41 Fascinating Legal Court Cases That’ll Make Your Head Spin

26Hyland card counting team

Hyland card counting team

After being caught by casino owners and prosecuted in court for cheating, the Hyland card counting team was acquitted of all charges after the judge ruled that the players' conduct was not cheating, but merely the use of intelligent strategy.

27. A woman believed "crunch berries" in Cap'n crunch were actual fruit for years, and attempted to sue Pepsico when she found out they weren't. The judge dismissed it as "common sense" knowledge.

28. When Charles Keating was on trial, Mother Teresa sent the judge a letter asking him to do what Jesus would do. An attorney wrote back to explain how Keating stole money from others and suggested that she return Keating's donation to the victims ... as Jesus would surely do. She never replied.

29. A man attempted to sue Applebee's after he leaned over a plate of sizzling fajitas to pray. A trial judge dismissed the suit, finding Applebee's was not required to warn the man "against a danger that is open and obvious."

30. After Hurricane Katrina, a group of Benedictine monks in Louisiana began selling low-cost, handmade cypress caskets. The state’s Board of Embalmers and Funeral Directors issued a cease-and-desist order, claiming that only funeral homes could sell caskets. A judge ruled in favor of the monks.

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31Walter Keane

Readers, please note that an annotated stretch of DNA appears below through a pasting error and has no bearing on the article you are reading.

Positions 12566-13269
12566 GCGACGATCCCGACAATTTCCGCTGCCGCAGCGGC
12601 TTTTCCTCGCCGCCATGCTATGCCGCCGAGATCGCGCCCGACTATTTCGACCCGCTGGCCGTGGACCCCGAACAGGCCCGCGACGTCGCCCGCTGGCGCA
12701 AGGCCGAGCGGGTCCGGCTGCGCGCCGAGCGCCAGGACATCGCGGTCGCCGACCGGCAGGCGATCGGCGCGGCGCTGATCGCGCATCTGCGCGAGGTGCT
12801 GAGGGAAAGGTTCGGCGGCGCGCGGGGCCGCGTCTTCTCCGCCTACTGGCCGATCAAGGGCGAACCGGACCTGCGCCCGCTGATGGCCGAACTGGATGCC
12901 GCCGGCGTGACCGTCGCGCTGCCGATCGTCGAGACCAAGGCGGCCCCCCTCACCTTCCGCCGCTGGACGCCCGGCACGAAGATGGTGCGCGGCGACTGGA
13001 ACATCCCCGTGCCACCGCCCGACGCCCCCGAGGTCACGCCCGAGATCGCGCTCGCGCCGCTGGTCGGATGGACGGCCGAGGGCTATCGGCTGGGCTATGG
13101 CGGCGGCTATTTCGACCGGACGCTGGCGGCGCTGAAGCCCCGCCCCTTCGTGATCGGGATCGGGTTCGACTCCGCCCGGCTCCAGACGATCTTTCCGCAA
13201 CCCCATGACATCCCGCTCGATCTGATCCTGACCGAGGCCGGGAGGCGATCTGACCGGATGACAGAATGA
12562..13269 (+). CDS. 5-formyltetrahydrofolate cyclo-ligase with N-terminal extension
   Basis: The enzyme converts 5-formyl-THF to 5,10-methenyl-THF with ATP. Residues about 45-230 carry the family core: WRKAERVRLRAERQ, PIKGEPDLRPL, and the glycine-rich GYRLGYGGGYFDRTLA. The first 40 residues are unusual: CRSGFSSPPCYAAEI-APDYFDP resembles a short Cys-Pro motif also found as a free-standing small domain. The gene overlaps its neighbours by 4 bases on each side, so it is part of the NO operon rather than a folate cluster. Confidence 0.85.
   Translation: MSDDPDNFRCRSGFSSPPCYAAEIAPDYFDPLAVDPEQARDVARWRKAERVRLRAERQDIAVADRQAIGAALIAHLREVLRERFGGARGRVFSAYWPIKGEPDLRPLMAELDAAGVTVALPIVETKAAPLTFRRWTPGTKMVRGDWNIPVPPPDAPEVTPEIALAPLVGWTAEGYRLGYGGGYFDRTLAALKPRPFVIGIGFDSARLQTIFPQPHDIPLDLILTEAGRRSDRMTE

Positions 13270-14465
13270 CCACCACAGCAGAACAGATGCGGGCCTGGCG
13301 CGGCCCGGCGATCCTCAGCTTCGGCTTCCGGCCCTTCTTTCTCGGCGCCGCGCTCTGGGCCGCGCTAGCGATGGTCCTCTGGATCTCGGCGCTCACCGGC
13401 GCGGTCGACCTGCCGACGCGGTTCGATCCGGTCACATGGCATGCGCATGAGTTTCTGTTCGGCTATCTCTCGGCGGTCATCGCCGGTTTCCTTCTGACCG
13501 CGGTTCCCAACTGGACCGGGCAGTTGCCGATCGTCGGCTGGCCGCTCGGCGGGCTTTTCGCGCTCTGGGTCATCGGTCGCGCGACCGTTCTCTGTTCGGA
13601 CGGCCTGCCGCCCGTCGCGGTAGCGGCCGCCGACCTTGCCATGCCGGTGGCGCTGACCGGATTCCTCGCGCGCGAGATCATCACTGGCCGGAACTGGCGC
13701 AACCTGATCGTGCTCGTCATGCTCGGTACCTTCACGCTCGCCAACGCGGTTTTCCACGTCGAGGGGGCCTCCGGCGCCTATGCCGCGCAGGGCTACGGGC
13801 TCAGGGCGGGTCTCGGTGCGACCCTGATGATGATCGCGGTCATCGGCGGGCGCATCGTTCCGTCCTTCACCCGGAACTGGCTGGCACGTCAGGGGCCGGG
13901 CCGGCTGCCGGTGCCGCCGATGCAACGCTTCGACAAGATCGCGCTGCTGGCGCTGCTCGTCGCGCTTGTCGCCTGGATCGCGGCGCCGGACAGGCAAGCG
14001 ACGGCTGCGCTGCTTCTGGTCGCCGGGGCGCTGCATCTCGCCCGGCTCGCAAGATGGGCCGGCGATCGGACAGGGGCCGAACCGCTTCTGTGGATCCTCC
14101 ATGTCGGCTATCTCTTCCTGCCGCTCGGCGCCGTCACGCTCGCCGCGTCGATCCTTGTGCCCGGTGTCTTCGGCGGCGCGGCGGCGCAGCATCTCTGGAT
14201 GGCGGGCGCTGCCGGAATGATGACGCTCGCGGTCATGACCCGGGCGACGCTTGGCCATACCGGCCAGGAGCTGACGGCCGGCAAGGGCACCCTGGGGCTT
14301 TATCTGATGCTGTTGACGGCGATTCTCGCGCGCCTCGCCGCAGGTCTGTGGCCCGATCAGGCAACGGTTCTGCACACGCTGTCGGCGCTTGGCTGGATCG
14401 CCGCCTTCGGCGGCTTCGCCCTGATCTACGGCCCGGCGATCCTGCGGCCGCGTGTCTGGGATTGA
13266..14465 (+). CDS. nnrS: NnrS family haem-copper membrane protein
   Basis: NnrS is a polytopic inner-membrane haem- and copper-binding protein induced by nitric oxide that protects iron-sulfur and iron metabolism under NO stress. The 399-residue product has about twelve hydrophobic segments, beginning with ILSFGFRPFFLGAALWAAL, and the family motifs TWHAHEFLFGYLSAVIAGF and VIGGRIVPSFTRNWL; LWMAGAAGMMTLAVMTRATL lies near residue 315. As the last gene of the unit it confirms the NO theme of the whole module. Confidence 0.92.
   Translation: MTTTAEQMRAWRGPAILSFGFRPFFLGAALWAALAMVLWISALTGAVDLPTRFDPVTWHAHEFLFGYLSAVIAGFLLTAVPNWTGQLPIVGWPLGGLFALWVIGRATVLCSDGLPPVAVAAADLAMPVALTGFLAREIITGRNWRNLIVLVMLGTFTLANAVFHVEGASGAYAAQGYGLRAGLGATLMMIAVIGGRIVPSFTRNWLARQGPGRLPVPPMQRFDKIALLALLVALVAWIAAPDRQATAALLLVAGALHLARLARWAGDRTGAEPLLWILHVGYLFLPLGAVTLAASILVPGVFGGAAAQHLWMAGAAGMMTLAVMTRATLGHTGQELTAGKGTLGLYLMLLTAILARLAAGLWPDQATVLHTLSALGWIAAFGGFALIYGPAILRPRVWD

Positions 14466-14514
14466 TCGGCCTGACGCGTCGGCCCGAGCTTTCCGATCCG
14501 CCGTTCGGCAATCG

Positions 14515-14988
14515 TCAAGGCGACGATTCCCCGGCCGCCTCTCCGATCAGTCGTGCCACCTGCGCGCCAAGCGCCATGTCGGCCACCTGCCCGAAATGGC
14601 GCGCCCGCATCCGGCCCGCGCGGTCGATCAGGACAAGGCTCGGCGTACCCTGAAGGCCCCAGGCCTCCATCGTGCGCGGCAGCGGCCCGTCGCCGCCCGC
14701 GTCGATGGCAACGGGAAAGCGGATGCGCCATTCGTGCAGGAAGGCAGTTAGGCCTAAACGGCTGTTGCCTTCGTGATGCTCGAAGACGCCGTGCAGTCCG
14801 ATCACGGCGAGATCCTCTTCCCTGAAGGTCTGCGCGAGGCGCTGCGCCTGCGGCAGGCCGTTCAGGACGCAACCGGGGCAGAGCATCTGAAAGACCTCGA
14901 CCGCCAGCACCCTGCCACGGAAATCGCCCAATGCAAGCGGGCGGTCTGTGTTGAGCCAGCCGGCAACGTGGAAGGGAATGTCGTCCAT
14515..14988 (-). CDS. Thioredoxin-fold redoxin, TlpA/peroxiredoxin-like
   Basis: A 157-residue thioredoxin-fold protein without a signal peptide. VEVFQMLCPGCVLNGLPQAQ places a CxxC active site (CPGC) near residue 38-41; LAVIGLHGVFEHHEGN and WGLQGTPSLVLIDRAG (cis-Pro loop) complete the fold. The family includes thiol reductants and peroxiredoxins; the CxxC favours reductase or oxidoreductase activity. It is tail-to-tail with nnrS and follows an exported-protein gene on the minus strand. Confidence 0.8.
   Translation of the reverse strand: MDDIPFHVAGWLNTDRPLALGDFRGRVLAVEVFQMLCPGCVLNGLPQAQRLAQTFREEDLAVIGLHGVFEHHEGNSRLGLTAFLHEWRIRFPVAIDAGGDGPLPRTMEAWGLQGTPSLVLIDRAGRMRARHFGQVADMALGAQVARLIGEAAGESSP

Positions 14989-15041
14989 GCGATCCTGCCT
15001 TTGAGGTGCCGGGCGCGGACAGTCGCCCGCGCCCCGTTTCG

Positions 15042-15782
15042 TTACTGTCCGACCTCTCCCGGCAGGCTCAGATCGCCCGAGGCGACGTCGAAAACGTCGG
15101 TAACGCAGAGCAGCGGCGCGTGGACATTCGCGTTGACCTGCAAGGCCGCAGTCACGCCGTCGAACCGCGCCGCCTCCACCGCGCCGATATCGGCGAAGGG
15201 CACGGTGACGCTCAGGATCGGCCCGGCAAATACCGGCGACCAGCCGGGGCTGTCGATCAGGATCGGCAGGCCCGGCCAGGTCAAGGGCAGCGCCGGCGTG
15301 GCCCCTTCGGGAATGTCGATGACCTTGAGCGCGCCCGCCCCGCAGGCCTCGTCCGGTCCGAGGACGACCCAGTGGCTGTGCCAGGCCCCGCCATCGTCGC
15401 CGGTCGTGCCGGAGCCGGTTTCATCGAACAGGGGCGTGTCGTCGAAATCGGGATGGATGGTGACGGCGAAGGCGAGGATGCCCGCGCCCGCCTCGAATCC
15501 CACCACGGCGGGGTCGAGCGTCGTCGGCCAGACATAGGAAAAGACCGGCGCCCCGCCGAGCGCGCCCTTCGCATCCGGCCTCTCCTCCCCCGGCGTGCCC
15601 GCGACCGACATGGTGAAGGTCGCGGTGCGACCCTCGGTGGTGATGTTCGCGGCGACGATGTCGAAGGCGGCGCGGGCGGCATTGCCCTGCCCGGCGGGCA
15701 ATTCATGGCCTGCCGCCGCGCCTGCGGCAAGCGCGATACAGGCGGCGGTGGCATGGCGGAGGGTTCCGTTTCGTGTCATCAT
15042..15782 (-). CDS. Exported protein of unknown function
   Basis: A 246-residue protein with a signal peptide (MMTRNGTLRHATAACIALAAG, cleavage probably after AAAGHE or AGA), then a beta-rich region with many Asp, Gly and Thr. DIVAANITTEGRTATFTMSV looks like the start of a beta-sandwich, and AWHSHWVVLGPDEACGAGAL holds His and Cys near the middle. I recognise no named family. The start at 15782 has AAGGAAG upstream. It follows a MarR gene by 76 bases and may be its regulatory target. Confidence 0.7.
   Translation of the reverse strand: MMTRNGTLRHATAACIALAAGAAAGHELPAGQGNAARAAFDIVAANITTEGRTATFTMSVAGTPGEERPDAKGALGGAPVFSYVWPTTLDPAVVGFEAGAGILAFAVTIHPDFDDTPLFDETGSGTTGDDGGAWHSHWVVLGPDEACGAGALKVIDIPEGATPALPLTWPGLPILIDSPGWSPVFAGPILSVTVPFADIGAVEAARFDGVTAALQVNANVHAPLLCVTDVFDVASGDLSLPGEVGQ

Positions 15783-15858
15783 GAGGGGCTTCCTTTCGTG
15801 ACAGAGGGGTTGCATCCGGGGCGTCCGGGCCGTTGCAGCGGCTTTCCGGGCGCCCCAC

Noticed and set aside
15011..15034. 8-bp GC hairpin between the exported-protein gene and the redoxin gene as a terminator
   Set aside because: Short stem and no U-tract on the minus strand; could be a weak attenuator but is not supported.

Walter Keane

When Margaret Keane sued her ex-husband, Walter Keane (American plagiarist) for plagiarizing, the judge asked both of them to paint a painting in front of the courtroom. Walter declined, saying he had a sore shoulder, whereas Margaret completed her painting in 53 minutes.

32. In 1938, a Kindergarten teacher named Helen Hulick witnessed a burglary. She was jailed for 5 days because she wore a pair of slacks into court the day she was called to testify.

33. Helmuth Hübener was the youngest opponent of the Nazis to be sentenced to death by the Nazis. Upon receiving his sentence, he told the judges "Now I must die, even though I have committed no crime. So now it's my turn, but your turn will come."

34. Jurors can legally return a 'not guilty' verdict if they believe the law is unjust regardless of whether or not the defendant actually committed the crime through a process called 'jury nullification' but judges rarely inform juries of this power.

35. The idea that the federal government can regulate almost any business was established in a 1942 Supreme Court case. Since a farmer could theoretically sell produce over state lines, the US government had the authority to control what he could grow.